Classroom Management Main Page -  EDEL 414  -  EDSE 415

 

Creating a Psychology of Success in the Classroom:

Enhancing Academic Achievement by Systematically

Promoting Student Self-Esteem

 

by John V. Shindler, Ph. D.

Department of Curriculum and Instruction

California State University, Los Angeles

 

Introduction

            Over four decades of research has shown a clear relationship between levels of self-esteem and academic achievement (Auer, 1992; Benham, 1993; Klein & Keller, 1990; Joseph, 1992;  Rennie, 1991; Solley & Stagner, 1956).   While this relationship may be well documented, it has not been shown to have widely or systematically informed practice.  I propose that examining self-esteem through the lens of two epistemological constructs can provide the classroom teacher with a set of powerful tools to promote self-esteem in his or her students.  First, I offer an opertationalized definition of self-esteem.  Utilizing three well established behavioral correlates, locus of control, belonging, and self-efficacy, the concept of self-esteem can be treated in a very practical manner.  Second, I propose that self-esteem be examined as a manufactured construct.  By this I mean that we as teachers manufacture the self-esteem of our students to a large extent by what we say, our daily practice, and the way we assess, instruct, and manage our classes.  In other words, every one of our acts as a teacher either promotes or detracts from our students’ self-esteem.

 

Competing Definitions of Self-Esteem

            There are several definitions of self-esteem in the literature and being used in our schools.  They appear to be describing the same thing, but often refer to very different realities.  For example, a student who reports feeling good about him or herself is said to have high self-esteem.  But is this expression of self-pride a true indication of his of her deep-seated unconscious beliefs, or is it masking a sense of inadequacy?  Likewise, when a student seems self-critical, is this an expression of  self-doubt or of high expectations of his or her performance?  Self-esteem or the lack of it can often be manifest in similar ways.

            Many criticize the encouragement of self-esteem as an academic goal (Baumeister, 1996; Lerner, 1996).  Such critiques are concerned that when self-esteem promotion is pursued in terms of making students “feel good” about themselves, this misapplication can lead to indiscriminate praise and the assumption that one should protect his or her students from failure.  These theorists suggest that students who feel good and are satisfied with their work do not necessarily achieve or develop habits that lead to success.  These criticisms are justified.  There is little evidence that students who are indiscriminately praised and protected from failure do in fact develop genuine self-esteem.

            I would like to make a distinction here between genuine self-esteem versus narcissism or self-aggrandizement.  Katz (1993) suggests that there is a clear difference between the two.  Genuine self-esteem has little to do with the feelings reported by students.  In fact, feelings have very little to do with self-esteem at all.  Self-esteem could best be described as a set of unconscious self-beliefs, formed over a lifetime, reflecting our perceptions of our abilities, our lovability, and how we attribute causality for the events in our lives.  These unconscious self-perceptions have been burned, often deeply, into our very being and therefore can only be altered by significant and repeated new experiences that recondition our hearts and minds.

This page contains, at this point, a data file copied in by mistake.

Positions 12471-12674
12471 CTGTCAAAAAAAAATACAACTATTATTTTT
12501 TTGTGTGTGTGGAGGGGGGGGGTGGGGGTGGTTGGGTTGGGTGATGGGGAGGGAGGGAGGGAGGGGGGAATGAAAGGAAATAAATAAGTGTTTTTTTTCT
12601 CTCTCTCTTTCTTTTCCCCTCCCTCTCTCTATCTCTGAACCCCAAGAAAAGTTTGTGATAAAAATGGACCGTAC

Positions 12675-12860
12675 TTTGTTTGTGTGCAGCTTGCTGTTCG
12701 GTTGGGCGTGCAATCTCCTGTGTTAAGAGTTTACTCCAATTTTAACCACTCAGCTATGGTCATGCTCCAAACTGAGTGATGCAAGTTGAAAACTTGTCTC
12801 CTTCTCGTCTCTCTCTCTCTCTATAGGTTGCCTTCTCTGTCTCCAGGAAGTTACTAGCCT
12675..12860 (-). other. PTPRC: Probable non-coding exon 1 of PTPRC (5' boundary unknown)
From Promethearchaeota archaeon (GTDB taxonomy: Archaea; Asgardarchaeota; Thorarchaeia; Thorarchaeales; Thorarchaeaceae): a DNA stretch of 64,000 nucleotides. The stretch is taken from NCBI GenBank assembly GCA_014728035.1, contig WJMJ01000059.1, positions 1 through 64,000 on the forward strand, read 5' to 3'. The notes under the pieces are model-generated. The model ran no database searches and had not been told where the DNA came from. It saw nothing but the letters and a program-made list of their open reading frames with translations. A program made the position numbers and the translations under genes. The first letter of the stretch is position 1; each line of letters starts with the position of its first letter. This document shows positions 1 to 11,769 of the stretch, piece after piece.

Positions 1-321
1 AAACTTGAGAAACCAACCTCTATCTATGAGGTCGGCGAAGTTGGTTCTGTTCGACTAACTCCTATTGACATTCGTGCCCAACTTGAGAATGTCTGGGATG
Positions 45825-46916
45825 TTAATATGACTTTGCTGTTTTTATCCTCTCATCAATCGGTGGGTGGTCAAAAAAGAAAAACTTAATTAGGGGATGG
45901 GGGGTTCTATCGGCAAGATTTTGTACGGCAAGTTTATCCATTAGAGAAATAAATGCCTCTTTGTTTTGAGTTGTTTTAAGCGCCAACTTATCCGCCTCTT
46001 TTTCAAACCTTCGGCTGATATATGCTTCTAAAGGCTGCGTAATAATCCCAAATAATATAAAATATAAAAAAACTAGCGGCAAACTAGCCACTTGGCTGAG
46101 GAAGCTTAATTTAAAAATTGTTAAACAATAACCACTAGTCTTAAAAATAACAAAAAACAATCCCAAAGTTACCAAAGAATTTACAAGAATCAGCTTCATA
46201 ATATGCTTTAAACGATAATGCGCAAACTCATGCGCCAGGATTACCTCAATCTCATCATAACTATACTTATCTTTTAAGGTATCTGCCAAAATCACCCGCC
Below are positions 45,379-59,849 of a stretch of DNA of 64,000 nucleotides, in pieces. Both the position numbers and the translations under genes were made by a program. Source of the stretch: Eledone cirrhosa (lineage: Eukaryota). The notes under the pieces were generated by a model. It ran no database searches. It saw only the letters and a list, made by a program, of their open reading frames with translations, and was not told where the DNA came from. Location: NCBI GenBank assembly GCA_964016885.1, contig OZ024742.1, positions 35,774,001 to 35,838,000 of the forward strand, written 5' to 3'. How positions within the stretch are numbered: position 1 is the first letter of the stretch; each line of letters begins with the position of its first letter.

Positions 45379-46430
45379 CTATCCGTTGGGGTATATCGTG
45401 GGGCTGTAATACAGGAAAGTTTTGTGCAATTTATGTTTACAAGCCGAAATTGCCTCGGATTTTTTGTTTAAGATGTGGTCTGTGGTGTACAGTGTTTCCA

A Three Factor Definition of Self-Esteem   

            While there may be no single irrefutable way to define self-esteem, I propose a definition derived from examining the fundamental traits with which it has been found to correlate.  These traits seem to fall into three categories: first, one’s locus of control; second, one’s sense of belonging and acceptance; and third, one’s sense of competence or self-efficacy.  These traits are interrelated, but can be examined as independent factors.

            An internal locus of control can be defined as the belief that one is the author of his or her own fate.  It is in contrast to an orientation that views cause as an external factor, in which life “happens to us.”  An internal locus of control comes from having a causal understanding of behavior and effect.  It is learned from freely making choices and taking responsibility for the consequences of those choices.  Through responsible action and accountability for those actions, the young person learns to attribute the cause of success or failure internally.  Consequently, he or she feels a sense of power and responsibility and is able learn from his of her life experience.

            Research has drawn a strong relationship between levels of student self-esteem and sense of an internal locus of control (Fitch, 1970; Hagborg, 1996; Klein & Keller, 1990; Sheridan, 1991).  Moreover, studies have shown repeatedly that students with higher degrees of internal locus of control demonstrate higher levels of achievement (Auer, 1992; Bar-Tal & Bar-Zohar, 1977, Tanksley, 1993; Wang & Stiles, 1976).  In fact, having high levels of internal locus of control has been shown to be an even more significant variable than intelligence or socioeconomic status (Haborg, 1996).